Guwahati: The second in a series of workshops under the Defense News Conclave Project, titled “India-US Collaborations in Defense Industry, Technology, Innovation and Trade”, saw distinguished panelists addressing diverse themes relating to India-U.S. cooperation on these issues.

This Project is being implemented by CUTS International with the support of the U.S. State Department (U.S. Consulate Kolkata), said a statement.

This workshop series aims at creating awareness about the importance of India-­U.S. defense relations, particularly in the context of contemporary developments in the Indo-Pacific region.

The session was moderated by Sandhya Sharma, Editor, Technology Policy and Foreign Policy, ET Prime.

Richard M. Rossow, Senior Adviser and Wadhwani Chair in U.S.-India Policy Studies, Center for Strategic & International Studies, observed that India wants to move beyond a buyer-seller relationship in defense, and it wants access to the technologies underpinning defense sales.

He noted that while a lot of equipment sales from the U.S. to India were on the cards, getting U.S. firms to build locally in India remained a challenge.

Rossow stated that the Defense Technology and Trade Initiative (DTTI) is an ambitious and unique framework between the two sides, which needs to move faster to ensure the viability of more projects.

He also cautioned about the disastrous effects of potential CAATSA sanctions on India, while advising both sides to have “frank conversations” on areas of disagreement.

He said that the India-U.S. defense relationship was not entirely transactional – while U.S. companies may lose sales due to India’s indigenization drive, which was not the sole driving force for bilateral ties, which had attained a strategic status.

Colonel K.V Kuber, Director, Aerospace and Defense, Ernst and Young remarked that the India-U.S. defense relationship was driven by “mutual interest in commercial and geopolitical areas, which was the basis of trust”.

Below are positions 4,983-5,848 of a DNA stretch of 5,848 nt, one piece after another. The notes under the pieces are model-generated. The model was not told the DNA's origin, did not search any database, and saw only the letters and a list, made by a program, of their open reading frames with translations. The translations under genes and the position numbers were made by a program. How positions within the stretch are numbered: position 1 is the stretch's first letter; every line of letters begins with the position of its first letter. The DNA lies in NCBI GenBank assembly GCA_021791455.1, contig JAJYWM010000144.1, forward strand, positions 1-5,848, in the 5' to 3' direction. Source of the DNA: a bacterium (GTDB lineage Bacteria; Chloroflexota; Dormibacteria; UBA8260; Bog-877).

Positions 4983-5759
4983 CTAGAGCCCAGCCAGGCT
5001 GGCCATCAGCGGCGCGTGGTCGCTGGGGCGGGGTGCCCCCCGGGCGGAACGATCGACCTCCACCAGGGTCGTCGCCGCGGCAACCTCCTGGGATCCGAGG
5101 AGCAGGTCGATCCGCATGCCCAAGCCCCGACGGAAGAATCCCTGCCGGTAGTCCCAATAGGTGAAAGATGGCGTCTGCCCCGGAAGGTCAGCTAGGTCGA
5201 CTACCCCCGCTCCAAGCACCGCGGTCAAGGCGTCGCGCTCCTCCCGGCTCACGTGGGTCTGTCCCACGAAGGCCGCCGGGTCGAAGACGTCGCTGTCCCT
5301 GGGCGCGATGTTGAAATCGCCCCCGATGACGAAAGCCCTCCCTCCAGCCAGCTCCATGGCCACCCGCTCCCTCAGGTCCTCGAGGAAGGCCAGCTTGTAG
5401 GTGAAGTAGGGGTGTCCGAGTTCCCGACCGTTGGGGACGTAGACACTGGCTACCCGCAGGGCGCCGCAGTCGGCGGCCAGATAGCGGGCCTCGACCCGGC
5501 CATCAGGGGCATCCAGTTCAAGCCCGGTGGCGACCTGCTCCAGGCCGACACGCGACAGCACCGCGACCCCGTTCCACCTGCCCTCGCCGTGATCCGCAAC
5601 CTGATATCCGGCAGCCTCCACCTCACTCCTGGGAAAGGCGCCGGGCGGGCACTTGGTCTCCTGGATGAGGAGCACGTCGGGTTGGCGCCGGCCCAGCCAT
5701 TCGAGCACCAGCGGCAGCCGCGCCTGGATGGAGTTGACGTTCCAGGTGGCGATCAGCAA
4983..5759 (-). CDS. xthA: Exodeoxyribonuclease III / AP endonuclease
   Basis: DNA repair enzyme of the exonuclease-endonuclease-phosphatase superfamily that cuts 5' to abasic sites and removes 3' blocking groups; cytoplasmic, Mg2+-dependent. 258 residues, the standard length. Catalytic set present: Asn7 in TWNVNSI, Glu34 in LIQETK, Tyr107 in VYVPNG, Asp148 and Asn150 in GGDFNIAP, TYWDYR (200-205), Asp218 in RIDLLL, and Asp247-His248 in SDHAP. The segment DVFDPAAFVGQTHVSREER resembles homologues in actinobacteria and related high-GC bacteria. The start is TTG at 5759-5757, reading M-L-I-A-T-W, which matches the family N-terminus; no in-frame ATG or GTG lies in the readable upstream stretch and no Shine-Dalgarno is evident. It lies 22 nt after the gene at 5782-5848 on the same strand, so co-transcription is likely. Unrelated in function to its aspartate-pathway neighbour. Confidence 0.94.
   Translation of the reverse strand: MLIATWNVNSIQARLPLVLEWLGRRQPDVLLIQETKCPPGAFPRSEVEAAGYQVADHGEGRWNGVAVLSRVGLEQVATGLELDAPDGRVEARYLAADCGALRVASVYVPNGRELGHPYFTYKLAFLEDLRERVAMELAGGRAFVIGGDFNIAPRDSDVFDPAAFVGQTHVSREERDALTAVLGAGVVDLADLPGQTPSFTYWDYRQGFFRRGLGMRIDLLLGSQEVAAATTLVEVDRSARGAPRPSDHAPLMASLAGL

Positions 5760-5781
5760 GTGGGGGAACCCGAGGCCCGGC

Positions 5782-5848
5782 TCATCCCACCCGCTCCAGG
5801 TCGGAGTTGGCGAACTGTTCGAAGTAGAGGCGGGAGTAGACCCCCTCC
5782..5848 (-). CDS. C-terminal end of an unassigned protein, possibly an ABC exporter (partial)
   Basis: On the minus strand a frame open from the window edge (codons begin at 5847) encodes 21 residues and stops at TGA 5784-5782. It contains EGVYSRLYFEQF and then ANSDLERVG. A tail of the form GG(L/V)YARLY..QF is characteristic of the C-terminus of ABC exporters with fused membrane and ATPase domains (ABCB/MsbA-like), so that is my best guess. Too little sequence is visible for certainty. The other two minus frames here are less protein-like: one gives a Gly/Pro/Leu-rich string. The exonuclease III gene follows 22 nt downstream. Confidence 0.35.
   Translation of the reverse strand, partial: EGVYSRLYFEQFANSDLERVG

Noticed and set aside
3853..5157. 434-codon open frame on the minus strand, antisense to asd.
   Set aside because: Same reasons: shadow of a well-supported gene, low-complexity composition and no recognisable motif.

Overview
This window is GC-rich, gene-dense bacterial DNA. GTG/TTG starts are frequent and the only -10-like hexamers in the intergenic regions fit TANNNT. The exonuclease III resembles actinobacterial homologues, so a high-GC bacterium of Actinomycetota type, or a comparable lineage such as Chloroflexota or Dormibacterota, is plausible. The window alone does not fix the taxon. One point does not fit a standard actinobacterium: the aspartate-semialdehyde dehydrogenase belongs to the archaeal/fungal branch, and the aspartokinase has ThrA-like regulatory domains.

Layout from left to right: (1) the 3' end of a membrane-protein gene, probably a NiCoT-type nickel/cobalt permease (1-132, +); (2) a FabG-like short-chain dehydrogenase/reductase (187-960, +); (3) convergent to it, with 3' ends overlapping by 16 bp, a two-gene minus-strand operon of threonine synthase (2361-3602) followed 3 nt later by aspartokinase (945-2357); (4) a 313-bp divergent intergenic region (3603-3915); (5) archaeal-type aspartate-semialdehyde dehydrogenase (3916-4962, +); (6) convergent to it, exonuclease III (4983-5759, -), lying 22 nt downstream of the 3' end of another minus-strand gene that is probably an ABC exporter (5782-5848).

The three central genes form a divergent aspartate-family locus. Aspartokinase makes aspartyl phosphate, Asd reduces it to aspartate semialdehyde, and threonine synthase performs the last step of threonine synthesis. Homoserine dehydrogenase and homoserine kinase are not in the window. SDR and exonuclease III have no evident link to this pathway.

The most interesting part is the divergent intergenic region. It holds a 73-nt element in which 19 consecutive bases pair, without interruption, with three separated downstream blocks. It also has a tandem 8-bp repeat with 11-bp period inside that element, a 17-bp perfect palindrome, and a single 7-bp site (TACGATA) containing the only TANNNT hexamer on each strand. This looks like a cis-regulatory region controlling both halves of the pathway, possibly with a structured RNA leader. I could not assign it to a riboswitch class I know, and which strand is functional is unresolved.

He mentioned the 2+2 dialogue between the two countries and the DTTI as the cornerstone of this relationship. Noting that the DTTI aims to “transform and transmigrate the buyer-seller relationship into a co-production and co-development relationship”, he pointed to the Air Launched Small Unmanned Systems and intelligence, surveillance, target acquisition, and reconnaissance (ISTAR) projects as successful examples.

He noted that the DTTI could not be about only trade, nor about only technology and that the U.S. needed to loosen its International Traffic in Arms Regulations (ITAR).

To move forward, India and the U.S. need to focus discussions on specifics, rather than overall frameworks. Kuber cited the instance of the lease of Predator drones to India as an important development in the right direction.

He noted that the U.S. approach to defense trade needed to shift from being anti-Russia to being pro-industry. Observing that almost 11 Indian states already have an aerospace and defense policy, Kuber stated that India’s defense self-reliance programme was driven by an “Atmanirbharta with Vasudaiva Kutumbakam” approach, driven by the “combined power of hardware, software, firmware and brainware.”

Subimal Bhattacharjee, Independent Consultant on Defense and Cyber Security and Former Country Head, General Dynamics observed that the India-U.S. defense relationship is a “dynamic and evolving one – from a place of mistrust to a place of deep trust”.

He noted that while R&D cooperation under the DTTI had not been very successful so far, a relook could set the ball rolling. Importantly, Subimal observed that by signing the foundational agreements with the U.S., India itself went through an evolutionary process, since accepting these agreements involved tweaking government policies on defense.

He pointed to the scope of cooperation on Artificial Intelligence (AI), both bilaterally as well as within groups like the Quad, which could focus on building trusted systems networks.

In his view, India and the U.S. should collaborate on technology design, development and use, pursue dialogues on critical technology supply chains, including a commonly evolved supply chain monitoring mechanism.

Subimal also suggested the hybrid Foreign Military Sales (FMS) route as an effective way forward in bilateral defense trade. He also emphasized that India’s policy of Atmanirbharta in defense did not mean eliminating all other players entirely – there remained many gaps that could be filled by American technologies.

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